Navigation Links
U.S. Teens Heading for Heart Trouble: Study
Date:5/21/2012

By Serena Gordon
HealthDay Reporter

MONDAY, May 21 (HealthDay News) -- Many American teenagers, including some with a normal, healthy weight, already have one or more risk factors for heart disease, researchers say.

About 22 percent of today's teens have borderline-high or already high LDL cholesterol -- that's the bad type. And 15 percent have pre-diabetes or diabetes, according to the new research based on data spanning from 1999 to 2008.

When the study authors looked at the year-by-year differences, however, one risk factor stood out. At the start of the study period, the rate of pre-diabetes/diabetes was 9 percent. By the end of the study, that number was 23 percent.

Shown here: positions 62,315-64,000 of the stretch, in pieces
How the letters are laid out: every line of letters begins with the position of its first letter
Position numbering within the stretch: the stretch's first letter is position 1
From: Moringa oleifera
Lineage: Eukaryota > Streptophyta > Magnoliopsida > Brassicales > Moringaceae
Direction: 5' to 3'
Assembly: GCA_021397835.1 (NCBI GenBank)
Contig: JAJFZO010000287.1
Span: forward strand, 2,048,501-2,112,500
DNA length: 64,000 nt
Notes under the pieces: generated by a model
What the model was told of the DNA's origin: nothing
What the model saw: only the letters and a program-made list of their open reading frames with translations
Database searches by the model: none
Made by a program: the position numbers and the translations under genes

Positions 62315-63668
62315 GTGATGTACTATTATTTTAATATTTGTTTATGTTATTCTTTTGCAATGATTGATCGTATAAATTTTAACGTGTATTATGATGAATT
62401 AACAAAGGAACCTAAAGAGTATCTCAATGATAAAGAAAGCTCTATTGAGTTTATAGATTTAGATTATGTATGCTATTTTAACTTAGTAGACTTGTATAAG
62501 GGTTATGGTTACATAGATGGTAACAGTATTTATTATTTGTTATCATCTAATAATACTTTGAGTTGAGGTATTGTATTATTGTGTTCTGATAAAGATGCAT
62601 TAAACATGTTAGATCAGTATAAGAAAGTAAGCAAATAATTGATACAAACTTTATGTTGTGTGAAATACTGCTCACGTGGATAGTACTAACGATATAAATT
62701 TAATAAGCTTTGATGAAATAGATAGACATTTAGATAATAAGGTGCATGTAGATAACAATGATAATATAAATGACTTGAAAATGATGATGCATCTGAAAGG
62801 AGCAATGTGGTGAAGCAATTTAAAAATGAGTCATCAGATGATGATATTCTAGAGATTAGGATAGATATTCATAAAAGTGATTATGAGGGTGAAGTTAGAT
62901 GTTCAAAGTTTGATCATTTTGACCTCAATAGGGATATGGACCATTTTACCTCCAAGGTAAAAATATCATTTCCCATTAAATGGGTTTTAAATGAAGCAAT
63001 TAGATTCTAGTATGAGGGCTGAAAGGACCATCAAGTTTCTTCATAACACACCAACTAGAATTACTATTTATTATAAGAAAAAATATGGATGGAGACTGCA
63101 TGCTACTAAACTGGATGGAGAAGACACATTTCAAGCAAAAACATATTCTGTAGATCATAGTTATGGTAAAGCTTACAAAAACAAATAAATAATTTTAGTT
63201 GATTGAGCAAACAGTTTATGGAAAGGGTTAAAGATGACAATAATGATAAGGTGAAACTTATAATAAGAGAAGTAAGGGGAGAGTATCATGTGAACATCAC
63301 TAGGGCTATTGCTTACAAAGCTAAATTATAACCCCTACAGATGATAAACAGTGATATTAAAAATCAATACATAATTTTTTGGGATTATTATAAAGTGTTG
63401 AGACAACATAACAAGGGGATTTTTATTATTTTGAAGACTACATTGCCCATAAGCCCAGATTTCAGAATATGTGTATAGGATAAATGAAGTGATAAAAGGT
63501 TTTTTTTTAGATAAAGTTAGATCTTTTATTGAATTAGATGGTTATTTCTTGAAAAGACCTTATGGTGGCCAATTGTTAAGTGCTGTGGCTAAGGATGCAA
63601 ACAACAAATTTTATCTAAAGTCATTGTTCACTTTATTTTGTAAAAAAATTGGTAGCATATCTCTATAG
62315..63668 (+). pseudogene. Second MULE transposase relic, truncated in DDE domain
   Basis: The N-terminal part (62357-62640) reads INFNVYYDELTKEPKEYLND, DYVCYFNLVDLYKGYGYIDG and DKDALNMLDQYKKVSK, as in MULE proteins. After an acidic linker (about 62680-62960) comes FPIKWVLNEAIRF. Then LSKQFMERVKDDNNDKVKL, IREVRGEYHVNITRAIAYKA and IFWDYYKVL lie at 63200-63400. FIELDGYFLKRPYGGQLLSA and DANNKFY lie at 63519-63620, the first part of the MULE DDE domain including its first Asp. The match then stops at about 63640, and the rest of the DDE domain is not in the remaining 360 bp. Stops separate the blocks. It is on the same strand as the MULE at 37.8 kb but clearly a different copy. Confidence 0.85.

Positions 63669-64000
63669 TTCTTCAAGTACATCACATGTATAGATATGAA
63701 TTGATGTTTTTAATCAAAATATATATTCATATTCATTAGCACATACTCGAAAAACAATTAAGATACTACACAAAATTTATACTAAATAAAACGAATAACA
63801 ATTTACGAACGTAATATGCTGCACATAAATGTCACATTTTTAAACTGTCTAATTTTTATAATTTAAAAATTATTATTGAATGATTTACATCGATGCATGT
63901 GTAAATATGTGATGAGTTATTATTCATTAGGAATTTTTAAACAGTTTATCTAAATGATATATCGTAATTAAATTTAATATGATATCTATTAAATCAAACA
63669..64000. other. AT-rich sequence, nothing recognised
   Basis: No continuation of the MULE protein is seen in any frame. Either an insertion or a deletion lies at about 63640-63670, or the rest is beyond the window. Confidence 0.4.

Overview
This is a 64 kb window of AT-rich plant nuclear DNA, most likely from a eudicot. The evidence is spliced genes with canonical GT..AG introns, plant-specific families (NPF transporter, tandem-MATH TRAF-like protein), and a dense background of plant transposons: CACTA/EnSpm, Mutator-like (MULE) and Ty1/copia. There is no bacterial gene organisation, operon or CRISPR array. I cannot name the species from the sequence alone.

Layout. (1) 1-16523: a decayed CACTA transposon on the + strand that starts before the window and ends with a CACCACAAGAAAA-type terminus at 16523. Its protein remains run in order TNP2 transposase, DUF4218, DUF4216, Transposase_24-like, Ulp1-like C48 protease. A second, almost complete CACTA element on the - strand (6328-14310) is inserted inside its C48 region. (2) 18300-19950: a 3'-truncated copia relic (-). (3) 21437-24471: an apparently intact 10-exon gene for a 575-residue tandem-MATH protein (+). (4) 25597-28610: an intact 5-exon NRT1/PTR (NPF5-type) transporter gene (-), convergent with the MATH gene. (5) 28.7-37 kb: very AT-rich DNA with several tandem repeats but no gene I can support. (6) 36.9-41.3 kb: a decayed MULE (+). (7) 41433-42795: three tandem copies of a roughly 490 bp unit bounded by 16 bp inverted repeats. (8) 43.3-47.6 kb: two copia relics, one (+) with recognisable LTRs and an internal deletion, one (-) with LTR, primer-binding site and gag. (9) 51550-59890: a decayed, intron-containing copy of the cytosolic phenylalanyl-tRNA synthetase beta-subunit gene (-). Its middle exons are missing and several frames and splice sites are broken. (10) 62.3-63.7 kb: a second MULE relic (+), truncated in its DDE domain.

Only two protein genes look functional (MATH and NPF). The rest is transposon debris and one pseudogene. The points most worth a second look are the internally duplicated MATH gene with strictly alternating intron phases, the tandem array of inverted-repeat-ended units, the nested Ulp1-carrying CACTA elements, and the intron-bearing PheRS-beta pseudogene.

"Pre-diabetes and diabetes increased over time among adolescents," said the study's lead author, Ashleigh May, an epidemiologist at the U.S. Centers for Disease Control and Prevention.

May added that the rate of pre-diabetes/diabetes as well as the other cardiovascular risk factors went up as weight increased.

The study was released online May 21, and will be published in the June print issue of Pediatrics.

Cardiovascular disease is the leading cause of death in U.S. adults, according to background information in the study. Although most manifestations, such as stroke and heart attack, don't occur until adulthood, there's been increasing evidence that risk factors for cardiovascular disease may be evident much sooner. And, with more and more American children and teens becoming overweight and obese, health experts are increasingly concerned about the possibility of cardiovascular risk factors showing up at younger ages.

The current study reviews data from the U.S. National Health and Nutrition Examination Survey from 1999 through 2008. The survey includes a nationally representative sample of the U.S. population. For this study, the investigators focused on the 3,383 teens who were between 12 and 19 years old.